Energy Works Michigan administers the program that has its employees showing schools how to be more energy efficient, how to install solar panels or wind turbines and training teachers in renewable energy and energy efficiency curricula.

Currently 67 schools, including Allen Park Middle School, the Advanced Technology Academy in Dearborn, Pierce Middle School in Grosse Pointe Park, the South Lyon School District, and several Detroit Public Schools, including Cass Tech High School, are participating.

"All of the projects are currently being wrapped up. Most are completed by now," Kuneman says. Experience from those projects will be used to make the next phase of the project even more effective, she says.

The grants help pay to send engineers into schools to identify energy waste and show the schools how to correct it. Once a school is deemed energy efficient, it can choose to install a small, medium, or large solar or wind energy generating system.

The schools provide matching money to their grants.

"We prioritize how to get a return on investment in 5-8 years," Kuneman says. "So schools are seeing some significant cost savings. Some are getting return in less than five years."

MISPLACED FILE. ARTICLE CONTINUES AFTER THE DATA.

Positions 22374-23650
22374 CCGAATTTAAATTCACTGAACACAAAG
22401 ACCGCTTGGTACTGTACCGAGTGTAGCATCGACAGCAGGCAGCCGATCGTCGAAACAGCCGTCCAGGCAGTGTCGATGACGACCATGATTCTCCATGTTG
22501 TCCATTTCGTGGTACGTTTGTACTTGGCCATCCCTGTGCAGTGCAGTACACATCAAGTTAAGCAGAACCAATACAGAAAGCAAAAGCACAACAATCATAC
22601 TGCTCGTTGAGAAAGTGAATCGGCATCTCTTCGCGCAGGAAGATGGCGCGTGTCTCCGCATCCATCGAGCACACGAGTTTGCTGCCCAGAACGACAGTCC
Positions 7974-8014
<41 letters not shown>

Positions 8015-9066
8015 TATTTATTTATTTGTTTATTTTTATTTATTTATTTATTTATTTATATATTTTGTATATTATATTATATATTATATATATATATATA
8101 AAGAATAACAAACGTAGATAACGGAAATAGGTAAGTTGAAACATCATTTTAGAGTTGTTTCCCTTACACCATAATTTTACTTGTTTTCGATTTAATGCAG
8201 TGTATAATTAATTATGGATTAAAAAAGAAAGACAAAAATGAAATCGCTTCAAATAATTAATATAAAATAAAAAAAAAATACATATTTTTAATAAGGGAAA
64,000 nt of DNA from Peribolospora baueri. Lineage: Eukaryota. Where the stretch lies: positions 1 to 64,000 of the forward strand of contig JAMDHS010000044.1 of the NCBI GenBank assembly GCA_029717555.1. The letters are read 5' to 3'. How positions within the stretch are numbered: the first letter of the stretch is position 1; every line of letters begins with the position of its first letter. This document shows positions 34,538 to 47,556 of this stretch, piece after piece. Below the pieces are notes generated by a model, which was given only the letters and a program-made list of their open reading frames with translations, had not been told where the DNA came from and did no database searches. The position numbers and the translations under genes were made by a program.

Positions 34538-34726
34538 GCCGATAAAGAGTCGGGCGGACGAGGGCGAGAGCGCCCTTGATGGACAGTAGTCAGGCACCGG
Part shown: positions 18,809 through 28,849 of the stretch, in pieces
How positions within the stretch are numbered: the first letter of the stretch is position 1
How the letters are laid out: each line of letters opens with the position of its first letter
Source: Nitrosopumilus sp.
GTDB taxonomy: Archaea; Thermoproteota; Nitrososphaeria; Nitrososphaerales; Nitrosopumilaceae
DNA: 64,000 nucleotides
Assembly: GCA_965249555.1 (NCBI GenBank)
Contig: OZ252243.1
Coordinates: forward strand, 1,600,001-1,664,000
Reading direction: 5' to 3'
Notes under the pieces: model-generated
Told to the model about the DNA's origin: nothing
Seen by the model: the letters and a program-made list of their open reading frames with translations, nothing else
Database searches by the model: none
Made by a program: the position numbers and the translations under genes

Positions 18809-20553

Source: Kendal Kuneman, project associate, Energy Works Michigan
Writer: Kim North Shine


Woodward Avenue gets 50 new signs, All American Road designation

More than 18 months of regional planning and state-local cooperation culminates this week with the installation of federal All American Road signs along a 27-mile stretch of Woodward Avenue.

A total of 50 signs worth $45,000 will be installed as part of the 2009 All American Road project, a U.S. Dept of Transportation program that awards funding for roadways deemed worthy of distinction and therefore dollars that make the roadways more appealing, useful, recognizable and memorable. Many such roadways around the country have been deemed scenic parkways, historic routes and such. The majority of Woodward signs will be installed this week by the Michigan Dept of Transportation (MDOT) with a few not coming until spring.

Royal Oak-based WA3, the Woodward Avenue Action Association, is the local administrator of the program and worked with MDOT, all cities along the route, and DTE on the best placement and process for the sign installation

"The intent is to really bring awareness that this is an exclusive and important designation so that when visitors are here they say, 'Wow I've seen that in other parts of America,' and they understand this is an important part of history," says Heather Carmona, executive director of WA3.

"They're very different signs, not your typical MDOT road sign...It was a long process, 18-20 months. It was very challenging to get these different signs, but MDOT was very accommodating," Carmona says. "We were able to do something that was outside of the box and get something that was eye catching and appealing and safe."

A prototype sign is located at McDonald's on Woodward near 13 Mile.